Sometimes, consultants sell lean as a quick and easy way to success that pays for itself. Unfortunately, this is usually not true, as many companies have found out the hard way. Getting lean in a company is similar to getting a lean body; it is usually neither quick nor easy. Let me show you the different phases of a lean transformation.
In my previous post I explained how the PDCA (Plan, Do, Check, Act) should work. However, while most people know the PDCA in theory, I find that the practical implementation is often lacking. And, quite frankly, I am also sometimes sloppy with the PDCA way more often than I would like to admit. Time for some reflection and observation on what works, and why so often it does not.
Hence, in this post I will show common pitfalls and problems when doing a PDCA. Also, simply because it is one of my pet interests, I will also show a bit of the history of the PDCA and its origins in quality control.
Plan-Do-Check-Act (or PDCA) is one of the key elements in lean manufacturing, or for that matter in any kind of improvement process. In my view, it is the most basic framework for any kind of change. All other lean tools are only on top of the PDCA.
In my experience, most lean projects in the Western world fail not because they do not have some detailed tool, but because the PDCA is neglected. Of course, (almost) everybody knows what the PDCA is, but there is a huge difference between knowing the theory and doing it correctly. In this post I will explain in more detail how PDCA should work. In my next posts I will show you the common pitfalls of PDCA, its history, and the many, many different variants of the PDCA that are out there.
I occasionally watch the reality show Undercover Boss, where top executives work undercover in their own companies. Over and over again I see these managers making the same mistake: They have no understanding whatsoever of what is really happening on the front lines. It is a typical case of not going to the shop floor often enough, or in lean speak, no genchi genbutsu (Japanese for “go and see”). So, <dramatic voice> Why do bosses all make the same mistake? Will they ever learn? Will you enjoy this post? See for yourself in the post below! </dramatic voice>.
Quality starts at the top with management. Top executives like to talk about quality, but employees below usually know very well if the manager only talks the talk or also walks the walk. Words are cheap. Quality (and pretty much everything else that is important) requires attention by management.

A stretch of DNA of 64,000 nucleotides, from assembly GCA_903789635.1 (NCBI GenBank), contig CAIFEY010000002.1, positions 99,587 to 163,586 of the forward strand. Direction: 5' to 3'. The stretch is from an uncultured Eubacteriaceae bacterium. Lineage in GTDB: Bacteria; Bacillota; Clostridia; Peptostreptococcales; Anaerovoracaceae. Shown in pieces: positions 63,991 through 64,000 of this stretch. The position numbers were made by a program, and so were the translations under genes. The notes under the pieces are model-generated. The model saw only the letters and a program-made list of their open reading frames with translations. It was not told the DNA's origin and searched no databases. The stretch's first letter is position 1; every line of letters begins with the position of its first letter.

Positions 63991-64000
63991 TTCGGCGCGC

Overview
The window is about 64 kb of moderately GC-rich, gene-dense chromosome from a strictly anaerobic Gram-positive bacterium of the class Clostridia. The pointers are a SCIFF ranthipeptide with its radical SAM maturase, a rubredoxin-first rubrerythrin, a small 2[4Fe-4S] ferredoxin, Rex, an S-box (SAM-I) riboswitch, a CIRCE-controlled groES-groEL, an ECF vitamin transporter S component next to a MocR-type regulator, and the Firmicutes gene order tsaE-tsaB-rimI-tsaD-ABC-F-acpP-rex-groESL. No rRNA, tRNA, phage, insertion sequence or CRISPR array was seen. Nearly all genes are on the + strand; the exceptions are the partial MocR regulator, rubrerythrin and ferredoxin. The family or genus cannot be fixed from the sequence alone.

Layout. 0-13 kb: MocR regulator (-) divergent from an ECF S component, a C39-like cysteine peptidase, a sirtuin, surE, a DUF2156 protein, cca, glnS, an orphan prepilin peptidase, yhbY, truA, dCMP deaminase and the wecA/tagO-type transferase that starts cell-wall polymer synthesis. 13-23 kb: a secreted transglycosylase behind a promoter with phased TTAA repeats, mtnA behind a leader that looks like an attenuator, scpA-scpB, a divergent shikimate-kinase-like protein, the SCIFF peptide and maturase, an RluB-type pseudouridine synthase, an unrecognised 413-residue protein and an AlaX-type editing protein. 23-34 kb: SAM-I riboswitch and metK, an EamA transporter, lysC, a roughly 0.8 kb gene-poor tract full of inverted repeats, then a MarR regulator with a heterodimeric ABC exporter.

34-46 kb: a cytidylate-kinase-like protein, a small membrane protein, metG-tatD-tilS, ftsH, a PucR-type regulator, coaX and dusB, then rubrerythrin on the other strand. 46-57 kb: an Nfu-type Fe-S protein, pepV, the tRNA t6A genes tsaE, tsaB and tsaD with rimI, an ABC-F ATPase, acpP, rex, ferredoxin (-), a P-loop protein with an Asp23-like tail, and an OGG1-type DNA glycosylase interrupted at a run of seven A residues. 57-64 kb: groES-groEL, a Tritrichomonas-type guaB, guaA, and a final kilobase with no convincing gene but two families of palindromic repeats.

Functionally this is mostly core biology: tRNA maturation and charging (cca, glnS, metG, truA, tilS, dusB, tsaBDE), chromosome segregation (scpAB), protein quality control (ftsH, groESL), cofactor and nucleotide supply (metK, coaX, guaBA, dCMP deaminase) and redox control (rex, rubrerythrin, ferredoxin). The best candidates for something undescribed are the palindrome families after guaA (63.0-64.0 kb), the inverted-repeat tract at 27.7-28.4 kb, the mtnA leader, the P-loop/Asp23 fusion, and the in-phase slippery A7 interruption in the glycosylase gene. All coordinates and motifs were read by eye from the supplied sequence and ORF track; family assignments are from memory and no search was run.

Pull production using Kanban is one of the major achievements of the Toyota Production System and hence lean manufacturing. The work in progress is limited by the number of Kanban. Overproduction is avoided by producing only if a part is taken out of the supermarket and the Kanban card is returned to the start of production. However, this Kanban system works only if the Kanban returns to the start of production. Losing Kanban means not reproducing goods sold. In this post I would like to talk about different methods to prevent the loss of Kanban, including different Kanban types.
During my last trip to Japan, I finally took videos capturing the Japanese Pointing-and-Calling standard. Pointing and calling is a safety standard that started with Japanese train operators but now is widely used in industry. The idea is that whenever you confirm something, you not only look at it, but also point at it and call out your observation.
Due to popular demand related to my two posts on “Make Your Plant Tour a Success!” and “How to Misguide Your Visitor – or What Not to Pay Attention to During a Plant Visit!,” I have created a checklist for a lean visit to a manufacturing shop floor for you to download. Take this checklist with easy-to-use metrics during your shop floor visit to make yourself independent of potentially misleading data given to you by the shop floor staff. Metrics include worker utilization, machine utilization, inventory reach and turnaround, and order & cleanliness.